I remember when buying Girl Scout cookies was just one of those things you did every year. Someone's kid was selling them and you bought a box or two. No big deal.
But those low-key days are over, my friends:
Girl Scouts prepare hard sell for cookie season
MINNEAPOLIS - Cookie season is only a few weeks away and some Girl Scouts are being trained not to take no for an answer this year. To prepare for the two-month season, which begins Jan. 17, a few dozen scouts gathered Sunday at a church in Plymouth for the second annual cookie-sale workshop.
It was a full day of marketing and sales advice for the young salespeople. The scouts, mostly teenagers, learned about "the surly customer," the one who just won't say yes, and the best response to the customers who say they've already bought.
Cookie sellers were coached to appeal to people's patriotism: You don't have to eat the cookies, you can donate them to troops overseas.
[Wow - cookie sales boot camp.]
We haven't had a good "I'm Stupid - Somebody Should Pay Me Money" story in while. So here ya go:
Chef sues hotel over cut finger
BBC NEWS: A chef who cut his finger is suing a hotel for £25,000 compensation by claiming no-one warned him about the danger posed by an avocado.
Michael McCarthy, 21, sliced into his hand when the unripened avocado he was trying to cut slipped and he lost control of his kitchen knife. He claims he had been shown how to cut the fruit, but had not been told the avocado might not be ripe.
The court action states that the restaurant was busy and he had already cut 12 avocados without problem before tackling the unlucky 13th.
Mr McCarthy sliced into his little finger and briefly fainted before being bandaged and required to finish his shift including cleaning the kitchen. He was later taken to hospital.
Now he claims the hotel was responsible for the injury because he had not been trained fully or warned that the accident could happen. He also claims the knife he was given was not suitable for the task.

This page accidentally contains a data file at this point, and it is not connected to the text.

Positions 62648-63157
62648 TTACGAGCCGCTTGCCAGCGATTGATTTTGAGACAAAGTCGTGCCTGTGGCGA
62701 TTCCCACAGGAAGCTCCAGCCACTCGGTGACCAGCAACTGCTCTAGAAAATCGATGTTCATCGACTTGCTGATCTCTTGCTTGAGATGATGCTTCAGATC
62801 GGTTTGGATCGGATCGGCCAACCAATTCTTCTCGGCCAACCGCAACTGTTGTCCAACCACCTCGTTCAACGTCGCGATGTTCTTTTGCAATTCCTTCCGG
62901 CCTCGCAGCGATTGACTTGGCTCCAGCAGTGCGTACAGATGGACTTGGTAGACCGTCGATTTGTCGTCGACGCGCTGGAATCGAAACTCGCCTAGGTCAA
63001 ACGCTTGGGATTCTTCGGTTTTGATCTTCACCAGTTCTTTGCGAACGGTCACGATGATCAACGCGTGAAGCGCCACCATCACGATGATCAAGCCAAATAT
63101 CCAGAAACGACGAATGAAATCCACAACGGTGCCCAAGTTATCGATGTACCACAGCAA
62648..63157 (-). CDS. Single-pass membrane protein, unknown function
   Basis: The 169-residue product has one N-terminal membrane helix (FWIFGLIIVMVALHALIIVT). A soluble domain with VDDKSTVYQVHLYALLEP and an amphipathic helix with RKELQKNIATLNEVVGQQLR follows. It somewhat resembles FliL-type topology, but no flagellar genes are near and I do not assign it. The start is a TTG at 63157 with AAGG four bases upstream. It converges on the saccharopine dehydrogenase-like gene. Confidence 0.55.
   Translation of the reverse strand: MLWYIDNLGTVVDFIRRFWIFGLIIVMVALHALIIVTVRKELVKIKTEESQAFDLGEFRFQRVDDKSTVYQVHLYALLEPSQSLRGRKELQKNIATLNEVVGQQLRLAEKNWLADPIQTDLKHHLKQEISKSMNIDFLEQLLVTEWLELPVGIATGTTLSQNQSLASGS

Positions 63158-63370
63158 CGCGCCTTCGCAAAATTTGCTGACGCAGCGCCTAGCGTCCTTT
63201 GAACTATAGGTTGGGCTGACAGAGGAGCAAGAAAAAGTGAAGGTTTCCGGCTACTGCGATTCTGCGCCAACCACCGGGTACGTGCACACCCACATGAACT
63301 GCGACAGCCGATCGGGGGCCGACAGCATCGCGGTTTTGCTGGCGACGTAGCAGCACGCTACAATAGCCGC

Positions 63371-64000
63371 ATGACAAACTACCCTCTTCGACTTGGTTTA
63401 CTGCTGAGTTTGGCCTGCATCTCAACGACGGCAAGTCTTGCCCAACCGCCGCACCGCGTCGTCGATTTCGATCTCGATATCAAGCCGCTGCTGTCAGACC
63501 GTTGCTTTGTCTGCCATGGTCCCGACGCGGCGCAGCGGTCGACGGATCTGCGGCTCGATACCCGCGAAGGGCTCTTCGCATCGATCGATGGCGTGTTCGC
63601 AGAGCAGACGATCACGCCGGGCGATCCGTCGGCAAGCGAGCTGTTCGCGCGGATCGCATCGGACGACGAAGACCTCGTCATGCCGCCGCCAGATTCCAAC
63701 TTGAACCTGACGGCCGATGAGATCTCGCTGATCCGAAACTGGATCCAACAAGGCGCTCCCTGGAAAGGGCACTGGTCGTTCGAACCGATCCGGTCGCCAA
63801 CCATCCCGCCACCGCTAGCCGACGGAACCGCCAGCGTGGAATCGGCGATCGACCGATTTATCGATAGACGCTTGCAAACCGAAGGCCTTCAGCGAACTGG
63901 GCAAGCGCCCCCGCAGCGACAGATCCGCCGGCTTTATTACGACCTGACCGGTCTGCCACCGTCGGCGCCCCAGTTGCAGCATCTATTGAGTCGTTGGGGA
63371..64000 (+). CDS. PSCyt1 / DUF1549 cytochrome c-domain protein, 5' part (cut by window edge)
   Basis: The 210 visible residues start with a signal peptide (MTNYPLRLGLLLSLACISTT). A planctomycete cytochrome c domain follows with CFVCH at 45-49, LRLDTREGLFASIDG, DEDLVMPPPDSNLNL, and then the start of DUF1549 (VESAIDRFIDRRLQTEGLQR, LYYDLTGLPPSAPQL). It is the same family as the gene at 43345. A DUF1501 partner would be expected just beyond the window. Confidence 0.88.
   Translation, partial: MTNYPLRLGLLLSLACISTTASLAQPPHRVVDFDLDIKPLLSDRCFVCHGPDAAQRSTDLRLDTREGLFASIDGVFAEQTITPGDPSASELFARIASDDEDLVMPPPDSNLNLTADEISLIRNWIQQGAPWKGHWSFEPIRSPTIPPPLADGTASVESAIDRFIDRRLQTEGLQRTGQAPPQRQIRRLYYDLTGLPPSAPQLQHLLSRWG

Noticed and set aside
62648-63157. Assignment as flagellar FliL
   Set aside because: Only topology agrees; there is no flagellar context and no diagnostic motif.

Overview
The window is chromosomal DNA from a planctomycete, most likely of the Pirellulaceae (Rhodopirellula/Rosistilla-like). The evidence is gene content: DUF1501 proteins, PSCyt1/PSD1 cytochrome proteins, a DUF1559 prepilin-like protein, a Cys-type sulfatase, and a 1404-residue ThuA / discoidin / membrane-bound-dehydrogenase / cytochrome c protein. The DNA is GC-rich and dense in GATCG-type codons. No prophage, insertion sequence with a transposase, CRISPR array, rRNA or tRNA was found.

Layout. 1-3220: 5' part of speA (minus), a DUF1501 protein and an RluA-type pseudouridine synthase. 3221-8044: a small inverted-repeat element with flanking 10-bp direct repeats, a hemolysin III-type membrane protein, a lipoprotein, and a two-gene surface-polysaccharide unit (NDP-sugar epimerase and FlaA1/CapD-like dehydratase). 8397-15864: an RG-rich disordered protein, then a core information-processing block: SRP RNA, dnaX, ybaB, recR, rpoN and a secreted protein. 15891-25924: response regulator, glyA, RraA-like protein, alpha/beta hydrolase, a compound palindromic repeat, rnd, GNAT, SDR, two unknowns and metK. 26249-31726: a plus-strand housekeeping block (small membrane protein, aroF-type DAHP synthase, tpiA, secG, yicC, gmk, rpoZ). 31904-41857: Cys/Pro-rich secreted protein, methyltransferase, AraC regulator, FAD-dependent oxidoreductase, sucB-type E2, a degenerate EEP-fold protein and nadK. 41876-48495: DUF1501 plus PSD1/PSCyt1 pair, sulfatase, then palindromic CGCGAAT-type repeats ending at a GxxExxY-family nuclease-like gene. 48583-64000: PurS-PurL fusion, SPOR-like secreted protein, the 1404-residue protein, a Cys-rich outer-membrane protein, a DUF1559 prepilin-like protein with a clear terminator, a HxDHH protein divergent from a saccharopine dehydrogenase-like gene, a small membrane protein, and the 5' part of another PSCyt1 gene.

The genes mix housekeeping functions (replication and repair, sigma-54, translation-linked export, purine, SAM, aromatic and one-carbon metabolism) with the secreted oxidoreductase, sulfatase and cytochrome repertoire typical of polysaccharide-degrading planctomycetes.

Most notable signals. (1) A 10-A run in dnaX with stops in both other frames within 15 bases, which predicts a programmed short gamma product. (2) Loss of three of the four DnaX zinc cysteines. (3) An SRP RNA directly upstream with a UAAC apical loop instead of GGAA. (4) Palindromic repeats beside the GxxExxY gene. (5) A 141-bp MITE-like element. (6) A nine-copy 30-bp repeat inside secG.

He was off work for over two months and needed surgery, he said, and also briefly had to give up his hobbies of skiing, cooking, motorcycling and mechanics.
The chef, who lost less than £1,000 in wages, claims he cannot pursue his hoped-for career as a chef in the RAF.
I am especially fond of the allegation that he hadn't been warned that the accident could happen. I guess that his job of slicing open avocados with a sharp instrument wasn't a big enough clue.
And in a related topic, at least the Pennsylvania Supreme Court isn't buying into the "Free Money For Idiots" theme:
Pennsylvania's Supreme Court ruled against one Charles R. Grady, who claims that Doritos are of such a shape and rigidity that they damaged his throat. Grady had been trying to introduce as evidence a study done by a former Pitt chemistry professor that purportedly calculated the exact chewing force-to-saliva ratio necessary for safely swallowing the chips.
This one can be grouped into the "I am too stupid to feed myself" catagory, along with those bozos that are suing Mickey D's because they ate their way into obesity.
On a lighter note, here's a story about a terrific practical joke:
A lone book titled "Cruel Tricks for Dear Friends" was untouched.
But nearly everything else in Chris Kirk's downtown Olympia apartment was encased in aluminum foil when he returned home Monday night from a trip to Los Angeles.
The walls, ceiling, cabinets and everything in between now shimmer with a metallic glow, thanks to a prank by Kirk's longtime friend, Olympia native Luke Trerice.